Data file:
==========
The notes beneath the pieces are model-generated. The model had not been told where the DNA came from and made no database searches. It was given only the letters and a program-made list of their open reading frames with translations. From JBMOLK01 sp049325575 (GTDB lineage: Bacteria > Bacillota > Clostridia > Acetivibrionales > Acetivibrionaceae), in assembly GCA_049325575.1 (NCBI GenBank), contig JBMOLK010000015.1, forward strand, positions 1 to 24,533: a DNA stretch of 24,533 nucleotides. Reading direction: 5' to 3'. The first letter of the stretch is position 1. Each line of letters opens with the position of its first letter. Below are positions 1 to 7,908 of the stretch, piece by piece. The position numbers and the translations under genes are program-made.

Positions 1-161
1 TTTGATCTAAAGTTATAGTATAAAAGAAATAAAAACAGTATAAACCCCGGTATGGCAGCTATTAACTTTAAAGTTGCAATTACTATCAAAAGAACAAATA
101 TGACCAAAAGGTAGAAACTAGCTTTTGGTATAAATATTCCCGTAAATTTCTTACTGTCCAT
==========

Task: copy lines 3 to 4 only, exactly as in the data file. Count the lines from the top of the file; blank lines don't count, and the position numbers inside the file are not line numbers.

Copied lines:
1 TTTGATCTAAAGTTATAGTATAAAAGAAATAAAAACAGTATAAACCCCGGTATGGCAGCTATTAACTTTAAAGTTGCAATTACTATCAAAAGAACAAATA
101 TGACCAAAAGGTAGAAACTAGCTTTTGGTATAAATATTCCCGTAAATTTCTTACTGTCCAT